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Rapid ecological specialization despite constant population sizes

Rakotoarivelo, Andrinajoro R., O'Donoghue, Paul, Bruford, Michael W. and Moodley, Yoshan 2019. Rapid ecological specialization despite constant population sizes. PeerJ 7 , -. 10.7717/peerj.6476

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Abstract

Background The bushbuck, Tragelaphus scriptus, is a widespread and ecologically diverse ungulate species complex within the spiral-horned antelopes. This species was recently found to consist of two genetically divergent but monophyletic lineages, which are paraphyletic at mitochondrial (mt)DNA owing to an ancient interspecific hybridization event. The Scriptus lineage (T. s. scriptus) inhabits the north-western half of the African continent while Sylvaticus (T. s. sylvaticus) is found in the south-eastern half. Here we test hypotheses of historical demography and adaptation in bushbuck using a higher-resolution framework, with four nuclear (MGF, PRKCI, SPTBN, and THY) and three new mitochondrial markers (cytochrome b, 12S rRNA, and 16S rRNA). Methods Genealogies were reconstructed for the mitochondrial and nuclear data sets, with the latter dated using fossil calibration points. We also inferred the demographic history of Scriptus and Sylvaticus using coalescent-based methods. To obtain an overview of the origins and ancestral colonisation routes of ancestral bushbuck sequences across geographic space, we conducted discrete Bayesian phylogeographic and statistical dispersal-vicariance analyses on our nuclear DNA data set. Results Both nuclear DNA and mtDNA support previous findings of two genetically divergent Sylvaticus and Scriptus lineages. The three mtDNA loci confirmed 15 of the previously defined haplogroups, including those with convergent phenotypes. However, the nuclear tree showed less phylogenetic resolution at the more derived parts of the genealogy, possibly due to incomplete lineage sorting of the slower evolving nuclear genome. The only exception to this was the montane Menelik’s bushbuck (Sylvaticus) of the Ethiopian highlands, which formed a monophyletic group at three of four nuclear DNA loci. We dated the coalescence of the two lineages to a common ancestor ∼2.54 million years ago. Both marker sets revealed similar demographic histories of constant population size over time. We show that the bushbuck likely originated in East Africa, with Scriptus dispersing to colonise suitable habitats west of the African Rift and Sylvaticus radiating from east of the Rift into southern Africa via a series of mainly vicariance events. Discussion Despite lower levels of genetic structure at nuclear loci, we confirmed the independent evolution of the Menelik’s bushbuck relative to the phenotypically similar montane bushbuck in East Africa, adding further weight to previous suggestions of convergent evolution within the bushbuck complex. Perhaps the most surprising result of our analysis was that both Scriptus and Sylvaticus populations remained relatively constant throughout the Pleistocene, which is remarkable given that this was a period of major climatic and tectonic change in Africa, and responsible for driving the evolution of much of the continent’s extant large mammalian diversity.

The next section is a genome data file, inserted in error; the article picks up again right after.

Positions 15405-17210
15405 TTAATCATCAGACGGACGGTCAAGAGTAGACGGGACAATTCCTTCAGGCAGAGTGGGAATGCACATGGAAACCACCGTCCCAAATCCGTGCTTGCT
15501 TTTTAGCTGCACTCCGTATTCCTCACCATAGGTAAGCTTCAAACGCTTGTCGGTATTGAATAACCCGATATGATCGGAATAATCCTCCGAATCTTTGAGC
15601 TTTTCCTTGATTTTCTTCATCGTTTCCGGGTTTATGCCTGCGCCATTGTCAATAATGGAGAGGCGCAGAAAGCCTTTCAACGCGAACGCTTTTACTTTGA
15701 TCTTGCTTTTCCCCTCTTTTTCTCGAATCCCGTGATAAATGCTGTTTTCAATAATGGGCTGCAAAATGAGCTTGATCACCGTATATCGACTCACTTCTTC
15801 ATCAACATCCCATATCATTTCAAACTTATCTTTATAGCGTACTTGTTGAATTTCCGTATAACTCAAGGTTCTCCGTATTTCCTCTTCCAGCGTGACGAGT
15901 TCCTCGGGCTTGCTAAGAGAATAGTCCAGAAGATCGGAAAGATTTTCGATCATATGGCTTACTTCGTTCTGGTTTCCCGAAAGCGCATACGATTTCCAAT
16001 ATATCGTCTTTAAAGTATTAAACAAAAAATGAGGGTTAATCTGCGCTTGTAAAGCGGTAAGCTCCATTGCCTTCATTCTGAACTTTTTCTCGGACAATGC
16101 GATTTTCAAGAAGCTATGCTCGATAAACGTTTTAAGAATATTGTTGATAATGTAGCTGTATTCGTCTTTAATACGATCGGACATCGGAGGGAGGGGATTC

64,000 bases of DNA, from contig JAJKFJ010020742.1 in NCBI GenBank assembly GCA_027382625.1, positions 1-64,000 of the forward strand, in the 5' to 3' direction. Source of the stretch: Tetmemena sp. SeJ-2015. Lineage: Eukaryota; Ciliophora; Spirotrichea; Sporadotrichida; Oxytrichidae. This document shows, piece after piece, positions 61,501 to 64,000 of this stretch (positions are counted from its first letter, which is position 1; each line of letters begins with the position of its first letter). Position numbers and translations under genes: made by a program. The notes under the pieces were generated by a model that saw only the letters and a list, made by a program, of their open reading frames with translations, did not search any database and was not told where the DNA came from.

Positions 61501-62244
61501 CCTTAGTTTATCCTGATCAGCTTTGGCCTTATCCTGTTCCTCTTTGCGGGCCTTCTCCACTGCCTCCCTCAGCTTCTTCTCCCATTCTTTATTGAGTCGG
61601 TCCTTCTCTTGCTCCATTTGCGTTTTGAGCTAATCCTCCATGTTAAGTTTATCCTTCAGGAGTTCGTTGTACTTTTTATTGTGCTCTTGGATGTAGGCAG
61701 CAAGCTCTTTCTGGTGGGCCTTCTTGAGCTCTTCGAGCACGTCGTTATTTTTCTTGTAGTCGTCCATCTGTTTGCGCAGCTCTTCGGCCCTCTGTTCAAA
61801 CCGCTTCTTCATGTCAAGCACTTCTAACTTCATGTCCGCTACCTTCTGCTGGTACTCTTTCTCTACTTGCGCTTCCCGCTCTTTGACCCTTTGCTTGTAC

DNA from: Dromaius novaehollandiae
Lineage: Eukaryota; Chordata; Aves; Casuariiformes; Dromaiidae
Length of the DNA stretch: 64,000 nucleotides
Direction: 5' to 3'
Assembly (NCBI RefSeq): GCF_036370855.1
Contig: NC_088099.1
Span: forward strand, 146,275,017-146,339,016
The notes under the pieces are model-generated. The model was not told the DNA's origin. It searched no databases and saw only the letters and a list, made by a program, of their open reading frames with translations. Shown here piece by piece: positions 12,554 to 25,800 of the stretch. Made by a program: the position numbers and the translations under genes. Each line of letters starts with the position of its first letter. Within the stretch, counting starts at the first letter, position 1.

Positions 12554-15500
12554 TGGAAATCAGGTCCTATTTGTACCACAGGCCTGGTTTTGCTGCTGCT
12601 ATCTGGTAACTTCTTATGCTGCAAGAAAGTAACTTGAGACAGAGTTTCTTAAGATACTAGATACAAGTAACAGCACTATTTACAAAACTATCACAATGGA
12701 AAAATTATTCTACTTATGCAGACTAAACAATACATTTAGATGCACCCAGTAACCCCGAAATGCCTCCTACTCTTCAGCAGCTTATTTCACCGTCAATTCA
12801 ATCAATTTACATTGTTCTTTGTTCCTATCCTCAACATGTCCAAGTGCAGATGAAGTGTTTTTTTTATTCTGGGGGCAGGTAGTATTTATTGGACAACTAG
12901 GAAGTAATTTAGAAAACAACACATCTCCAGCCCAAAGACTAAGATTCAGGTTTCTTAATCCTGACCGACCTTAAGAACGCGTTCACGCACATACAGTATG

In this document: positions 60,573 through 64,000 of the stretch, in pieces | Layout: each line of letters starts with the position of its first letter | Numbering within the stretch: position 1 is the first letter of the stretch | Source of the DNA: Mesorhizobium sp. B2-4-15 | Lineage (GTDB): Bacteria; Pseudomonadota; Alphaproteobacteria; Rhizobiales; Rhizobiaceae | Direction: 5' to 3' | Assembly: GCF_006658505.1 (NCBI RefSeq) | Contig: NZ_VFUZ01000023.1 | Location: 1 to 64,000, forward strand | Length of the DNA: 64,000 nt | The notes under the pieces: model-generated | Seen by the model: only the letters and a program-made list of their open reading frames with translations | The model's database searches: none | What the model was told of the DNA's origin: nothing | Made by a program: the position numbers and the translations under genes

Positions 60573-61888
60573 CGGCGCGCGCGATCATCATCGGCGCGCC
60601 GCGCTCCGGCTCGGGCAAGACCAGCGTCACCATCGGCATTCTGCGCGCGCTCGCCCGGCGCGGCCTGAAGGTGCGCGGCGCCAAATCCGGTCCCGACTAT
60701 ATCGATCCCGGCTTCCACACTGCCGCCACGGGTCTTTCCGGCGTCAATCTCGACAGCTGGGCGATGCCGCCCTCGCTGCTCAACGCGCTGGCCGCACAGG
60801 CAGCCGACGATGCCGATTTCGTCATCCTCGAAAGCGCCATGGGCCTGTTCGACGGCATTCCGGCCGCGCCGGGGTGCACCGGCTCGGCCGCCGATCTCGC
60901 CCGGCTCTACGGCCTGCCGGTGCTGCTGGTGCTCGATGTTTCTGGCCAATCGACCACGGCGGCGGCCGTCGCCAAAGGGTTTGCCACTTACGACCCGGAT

Item Type: Article
Date Type: Publication
Status: Published
Schools: Biosciences
Publisher: PeerJ
ISSN: 2167-8359
Date of First Compliant Deposit: 18 November 2019
Date of Acceptance: 17 January 2019
Last Modified: 19 Nov 2019 12:31
URI: http://orca.cf.ac.uk/id/eprint/126895

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